And finally, it was time for some heavy rocks with masters Boris. Wata’s beautiful Orange amps were turned on and so were Takeshi’s Marshall ones; two huge pedal sets were carried to stage and were welcomed like if they were other members of the band. After a short waiting the band started out with a powerful droning riffage and Atsuo bringing noise from the gong, it couldn’t be another but “Huge”, one of my two favorite Boris songs (alongside with “Blackout”). Wata was a few centimeters to me, I fell in love with her, actually we all did when she sang “Rainbow” with her sweet charming voice. The band offered a new (unreleased?) song “Vanilla” and I don’t know if I’m wrong here but I think I heard some electronics recorded in the background which sounded like been painted by mastermind Merzbow. The whole concert was exactly what I expected (neglecting the lack of “Blackout”): they moved from droning heavy slowness, uptempo punk-ish songs like “Statement” and “Pink”, with that amazing Wata’s noisy solos; harsh noise long stages like the ending of “Flood”, when Atsuo took a pedal and unleashed a twisted brutal noise; in total contrast, we also enjoyed the relaxing soft waves of post-rock and shoegaze in “Cosmos” and “Angel” (which appears to be a different version from the one in “She’s So Heavy”). The band likes to have a modest interaction with the attendance: Takeshi spoke to us in clear Spanish “ustedes son chingones”, Wata had to thank in Spanish after the crowd screamed her name several times, and what to tell about Atsuo who jumped on the crowd during a harsh noise passage.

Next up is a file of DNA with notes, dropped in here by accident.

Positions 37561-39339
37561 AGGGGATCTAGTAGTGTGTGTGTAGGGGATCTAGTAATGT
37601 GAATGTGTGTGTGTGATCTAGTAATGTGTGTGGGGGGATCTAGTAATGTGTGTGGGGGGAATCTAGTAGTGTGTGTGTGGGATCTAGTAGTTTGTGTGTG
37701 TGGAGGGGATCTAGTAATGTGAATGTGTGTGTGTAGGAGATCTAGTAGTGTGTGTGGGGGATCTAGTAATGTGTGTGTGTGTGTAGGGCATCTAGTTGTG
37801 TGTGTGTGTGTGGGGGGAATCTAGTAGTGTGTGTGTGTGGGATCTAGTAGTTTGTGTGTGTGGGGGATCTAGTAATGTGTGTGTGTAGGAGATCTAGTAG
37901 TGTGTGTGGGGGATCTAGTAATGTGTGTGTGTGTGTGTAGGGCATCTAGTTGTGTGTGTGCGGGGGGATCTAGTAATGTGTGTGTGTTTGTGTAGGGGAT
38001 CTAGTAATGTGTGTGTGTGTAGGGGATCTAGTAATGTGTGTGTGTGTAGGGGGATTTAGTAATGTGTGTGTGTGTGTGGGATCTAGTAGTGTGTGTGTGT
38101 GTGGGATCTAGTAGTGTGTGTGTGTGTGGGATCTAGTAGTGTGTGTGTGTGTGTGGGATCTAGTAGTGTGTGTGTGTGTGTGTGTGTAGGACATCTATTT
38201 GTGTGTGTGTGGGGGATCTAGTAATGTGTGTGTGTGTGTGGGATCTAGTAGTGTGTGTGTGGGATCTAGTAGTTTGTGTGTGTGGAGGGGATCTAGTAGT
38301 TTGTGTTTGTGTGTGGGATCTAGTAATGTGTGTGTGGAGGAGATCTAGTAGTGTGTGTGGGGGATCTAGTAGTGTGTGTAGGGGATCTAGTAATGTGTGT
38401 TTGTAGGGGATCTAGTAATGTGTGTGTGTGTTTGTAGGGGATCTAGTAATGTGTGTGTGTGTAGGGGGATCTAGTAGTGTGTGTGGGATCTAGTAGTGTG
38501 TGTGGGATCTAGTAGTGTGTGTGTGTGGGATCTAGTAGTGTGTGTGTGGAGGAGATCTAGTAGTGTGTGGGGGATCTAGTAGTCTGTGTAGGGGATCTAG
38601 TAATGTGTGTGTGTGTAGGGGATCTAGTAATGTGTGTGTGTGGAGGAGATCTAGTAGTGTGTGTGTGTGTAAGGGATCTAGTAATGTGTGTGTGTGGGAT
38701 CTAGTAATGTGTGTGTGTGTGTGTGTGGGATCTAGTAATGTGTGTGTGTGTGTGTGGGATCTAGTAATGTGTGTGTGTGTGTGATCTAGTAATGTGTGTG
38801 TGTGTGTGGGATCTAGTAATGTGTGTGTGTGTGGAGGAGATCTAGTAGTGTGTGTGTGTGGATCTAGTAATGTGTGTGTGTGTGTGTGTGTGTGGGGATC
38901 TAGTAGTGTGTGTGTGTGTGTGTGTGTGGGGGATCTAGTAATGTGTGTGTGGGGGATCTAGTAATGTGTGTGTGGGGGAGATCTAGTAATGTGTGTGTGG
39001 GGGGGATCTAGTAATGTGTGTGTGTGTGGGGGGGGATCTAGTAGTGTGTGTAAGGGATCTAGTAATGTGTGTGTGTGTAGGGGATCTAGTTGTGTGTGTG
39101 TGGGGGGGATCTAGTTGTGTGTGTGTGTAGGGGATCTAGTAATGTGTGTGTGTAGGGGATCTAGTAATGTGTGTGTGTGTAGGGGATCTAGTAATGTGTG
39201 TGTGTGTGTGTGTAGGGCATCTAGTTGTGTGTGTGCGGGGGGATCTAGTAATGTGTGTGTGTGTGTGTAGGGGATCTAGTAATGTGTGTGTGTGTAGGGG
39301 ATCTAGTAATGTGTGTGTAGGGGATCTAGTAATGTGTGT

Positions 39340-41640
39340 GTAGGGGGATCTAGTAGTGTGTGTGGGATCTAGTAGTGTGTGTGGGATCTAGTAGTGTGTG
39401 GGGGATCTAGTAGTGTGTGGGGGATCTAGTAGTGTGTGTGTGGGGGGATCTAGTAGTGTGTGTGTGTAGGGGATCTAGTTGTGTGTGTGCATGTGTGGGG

Boris played ultraheavy and loud, reaching the climax in the grand finale with “Flood”, when the band just lost control while Wata loops in the same characteristic riff and the noise rises up and up. Only then did I feel the wall of sound punching me in the stomach. I don’t really know if Boris exceeded the threshold of pain that night, but I am almost sure that they were not higher than the 125 db reached by Sunn O))) in the Radar Festival in 2009. However, Boris harnessed to death those mythical Orange amps as well as the Takeshi’s Marshalls, bringing us an unforgettable night of loudness and amplifier worship.
Boris Heavy Rocks!!!: Official Site